Iron-deficiency anaemia is still the largest nutritional deficiency disorder in the world, and the only one that remains prevalent in the western world. However, our treatments haven’t really moved past supplements of soluble iron salts, which cause a host of side effects including diarrhoea, constipation and gastro-intestinal inflammation.
Dora Pereira, Jonathan Powell and colleagues at the Medical Research Council’s Human Nutrition Research (MRC–HNR) unit in Cambridge, UK, have developed a nanoparticulate form of iron that can be absorbed from the gut, but with fewer side effects.
Most iron supplements are simple salts like iron sulfate, fumarate or gluconate. Some slightly more complex treatments use chelates like iron bis-glycinate to maintain the iron’s solubility. The conventional view of iron absorption, Powell explains, was that dietary iron is mostly ingested as ferric Fe(iii), but absorbed in the gut as soluble Fe(ii). There are chemical and enzymatic mechanisms to reduce ferric Fe(iii) to ferrous Fe(ii) in the gut, and transporter enzymes to ensure it is absorbed. So supplements of soluble ferrous salts seem sensible.
However, there are two major problems. The chemical environment in the gut, particularly the rapid pH change from the acid of the stomach to the essentially neutral small intestine, as well as the presence of reducing agents like ascorbate, will promote redox cycling between the Fe(iii) and Fe(ii) states. Therefore, any iron that doesn’t get absorbed – which can be up to 70% of the content of a supplement tablet – can cause serious problems, since this redox cycling generates free hydroxyl radicals through Fenton-type chemistry, which leads to inflammation. The second problem is that any remaining soluble iron will travel to the lower bowel, where it is absorbed by pathogenic bacteria. ‘The iron-hungry pathogens can then outcompete the more favourable gut microflora,’ Pereira explains, ‘which is when you get side effects like diarrhoea.’
Considering both of these factors, the team reasoned that precipitation of iron in the gut acts as a protection mechanism to prevent inflammation and infection. ‘But that raises another question,’ says Powell. Once the iron has precipitated in the gut, it is extremely insoluble, ‘so how are we actually absorbing dietary iron?’
They started looking at ferritin, which is a protein-bound form of nanoparticulate iron oxohydroxide found in both plant and animal tissue. ‘There were some studies suggesting that ferritin might not dissolve, and that the whole particles might get absorbed,’ says Powell. ‘So we did some work, and showed that this absorption route does indeed exist, and the ferritin is then safely processed into available forms inside cells.’ Crucially, ferritin-iron doesn’t redox cycle, and bacteria can’t absorb ferritin the same way, so the remaining unabsorbed iron doesn’t pose the same side effect risk.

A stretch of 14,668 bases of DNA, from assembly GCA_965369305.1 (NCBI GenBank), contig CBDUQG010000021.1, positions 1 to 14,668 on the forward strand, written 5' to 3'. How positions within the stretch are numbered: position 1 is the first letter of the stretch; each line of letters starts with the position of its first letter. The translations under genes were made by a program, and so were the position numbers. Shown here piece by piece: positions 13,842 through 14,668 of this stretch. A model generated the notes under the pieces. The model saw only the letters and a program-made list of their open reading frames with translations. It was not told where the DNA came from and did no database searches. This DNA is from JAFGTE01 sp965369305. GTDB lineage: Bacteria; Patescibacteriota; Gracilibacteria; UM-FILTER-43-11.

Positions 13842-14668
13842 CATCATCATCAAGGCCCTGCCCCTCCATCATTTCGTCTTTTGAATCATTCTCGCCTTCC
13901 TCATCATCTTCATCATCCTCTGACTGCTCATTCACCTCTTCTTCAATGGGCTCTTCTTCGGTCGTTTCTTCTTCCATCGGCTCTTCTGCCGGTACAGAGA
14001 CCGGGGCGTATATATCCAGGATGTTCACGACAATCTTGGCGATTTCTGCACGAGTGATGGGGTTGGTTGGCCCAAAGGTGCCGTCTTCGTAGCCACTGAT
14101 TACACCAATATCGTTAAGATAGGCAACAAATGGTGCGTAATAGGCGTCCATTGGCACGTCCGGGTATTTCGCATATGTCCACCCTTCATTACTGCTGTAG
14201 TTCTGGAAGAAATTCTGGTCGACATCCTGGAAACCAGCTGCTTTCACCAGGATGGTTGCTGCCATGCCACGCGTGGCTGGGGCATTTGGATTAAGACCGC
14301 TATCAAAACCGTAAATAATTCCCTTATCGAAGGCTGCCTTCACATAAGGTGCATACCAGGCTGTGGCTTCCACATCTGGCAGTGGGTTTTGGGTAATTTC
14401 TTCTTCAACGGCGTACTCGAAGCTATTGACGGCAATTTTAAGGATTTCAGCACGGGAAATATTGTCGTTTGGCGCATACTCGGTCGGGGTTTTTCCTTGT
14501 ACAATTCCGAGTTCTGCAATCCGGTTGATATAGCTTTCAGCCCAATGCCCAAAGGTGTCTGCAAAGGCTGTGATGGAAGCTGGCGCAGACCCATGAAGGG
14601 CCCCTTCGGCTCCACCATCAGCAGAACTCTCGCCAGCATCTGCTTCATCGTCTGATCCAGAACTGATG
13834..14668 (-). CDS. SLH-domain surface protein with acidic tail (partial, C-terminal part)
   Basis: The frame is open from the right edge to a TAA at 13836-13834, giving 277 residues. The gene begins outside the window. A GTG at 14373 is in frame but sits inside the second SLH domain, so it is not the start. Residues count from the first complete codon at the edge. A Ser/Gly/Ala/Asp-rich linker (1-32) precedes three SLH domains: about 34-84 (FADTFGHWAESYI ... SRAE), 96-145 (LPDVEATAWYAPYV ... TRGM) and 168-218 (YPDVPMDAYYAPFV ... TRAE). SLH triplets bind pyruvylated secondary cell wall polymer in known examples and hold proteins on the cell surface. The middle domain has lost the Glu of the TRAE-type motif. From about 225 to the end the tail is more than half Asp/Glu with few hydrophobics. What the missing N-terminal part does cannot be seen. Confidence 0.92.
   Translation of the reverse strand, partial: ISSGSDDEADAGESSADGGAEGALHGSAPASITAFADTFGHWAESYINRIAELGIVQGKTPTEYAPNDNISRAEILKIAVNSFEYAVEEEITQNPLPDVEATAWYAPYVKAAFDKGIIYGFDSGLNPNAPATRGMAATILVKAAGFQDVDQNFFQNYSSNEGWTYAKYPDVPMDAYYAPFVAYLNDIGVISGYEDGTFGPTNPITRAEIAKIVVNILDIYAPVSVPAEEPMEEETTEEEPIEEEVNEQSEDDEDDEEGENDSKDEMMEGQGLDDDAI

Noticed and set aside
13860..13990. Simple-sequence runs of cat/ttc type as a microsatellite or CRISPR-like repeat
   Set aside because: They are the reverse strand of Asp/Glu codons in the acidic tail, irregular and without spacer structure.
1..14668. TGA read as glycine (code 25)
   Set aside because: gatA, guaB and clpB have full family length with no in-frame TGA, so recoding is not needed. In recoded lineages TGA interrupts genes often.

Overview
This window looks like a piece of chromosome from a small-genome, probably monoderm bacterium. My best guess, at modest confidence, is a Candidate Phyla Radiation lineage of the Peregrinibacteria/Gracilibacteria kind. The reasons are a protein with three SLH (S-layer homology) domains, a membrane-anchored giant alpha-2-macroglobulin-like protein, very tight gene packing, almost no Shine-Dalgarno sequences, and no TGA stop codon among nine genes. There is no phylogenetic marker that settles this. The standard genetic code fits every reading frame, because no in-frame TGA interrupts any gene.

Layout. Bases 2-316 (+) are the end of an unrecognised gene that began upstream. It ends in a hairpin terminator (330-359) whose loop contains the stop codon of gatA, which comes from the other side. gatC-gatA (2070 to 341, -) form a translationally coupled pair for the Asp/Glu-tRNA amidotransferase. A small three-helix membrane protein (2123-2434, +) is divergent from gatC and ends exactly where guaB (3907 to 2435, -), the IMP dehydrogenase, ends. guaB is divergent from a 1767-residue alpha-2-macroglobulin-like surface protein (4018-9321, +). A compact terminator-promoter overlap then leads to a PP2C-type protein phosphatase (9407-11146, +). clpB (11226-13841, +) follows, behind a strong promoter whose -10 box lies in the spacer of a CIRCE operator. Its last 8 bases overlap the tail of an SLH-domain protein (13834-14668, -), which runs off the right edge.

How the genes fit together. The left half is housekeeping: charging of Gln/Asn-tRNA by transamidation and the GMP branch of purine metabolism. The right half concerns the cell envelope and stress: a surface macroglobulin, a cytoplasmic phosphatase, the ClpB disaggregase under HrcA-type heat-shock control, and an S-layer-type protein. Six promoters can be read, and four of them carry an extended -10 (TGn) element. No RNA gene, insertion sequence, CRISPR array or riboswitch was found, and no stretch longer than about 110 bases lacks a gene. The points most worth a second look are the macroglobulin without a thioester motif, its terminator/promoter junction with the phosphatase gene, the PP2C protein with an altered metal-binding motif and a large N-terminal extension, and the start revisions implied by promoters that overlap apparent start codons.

The structure of the iron oxohydroxide in ferritin is disrupted by the protein shell, Powell explains, which makes it more easily degraded once it is taken up by gut cells. ‘We can’t reproduce ferritin as a supplement, because it would be too expensive,’ he adds, ‘but we can take the idea.’
The team has developed nanoparticles of iron hydroxide adipate tartrate (IHAT), in which organic acids are incorporated into the iron oxohydroxide structure. ‘Adipic and tartaric acids are found naturally in our diet and are approved as food additives,’ says Pereira. While the product will inevitably be slightly more expensive to produce than a simple iron salt, the hope is that the reduction in side effects will make it safer and more effective, as fewer patients stop taking the supplement. This should make the overall treatment cost less and be more effective.
Preclinical studies in cells, mice, and humans have demonstrated that iron from IHAT is just as bioavailable as soluble ferrous sulfate, and can replenish haemoglobin levels in anaemic mice. Moreover, IHAT doesn’t induce the detrimental changes in the gut microbiome that soluble iron does.
The team is now looking for funding for a Phase II clinical trial to establish efficacy in anaemic humans and investigate any gastrointestinal side effects and effects on the microbiome. Pereira explains that they applied to the MRC to support a trial in the UK but were unsuccessful.
However, after winning the life sciences arm of the Royal Society of Chemistry’s Emerging Technologies 2014 competition, they teamed up with mentors from GlaxoSmithKline (GSK), who are helping them put together a proposal to the Bill and Melinda Gates Foundation to fund a trial in Africa. ‘We need to go to countries where the clinical need for alternative iron supplements is more obvious,’ Pereira says. Because of the higher background levels of infection in Africa, the side effects of soluble iron supplements are more common and more severe.
While GSK is not investing financially in IHAT, it is lending expertise in regulatory affairs and the logistics of making these products available in developing countries. If the trials are successful, then GSK’s involvement with the Global Alliance for Improved Nutrition (GAIN) could also help get the product out to patients. But the team will likely need other partners to take IHAT through Phase III trials and into production. ‘Whether those are commercial or not-for-profit operations doesn’t really matter to us,’ says Powell. ‘What we care about is that it reaches the people who need it.’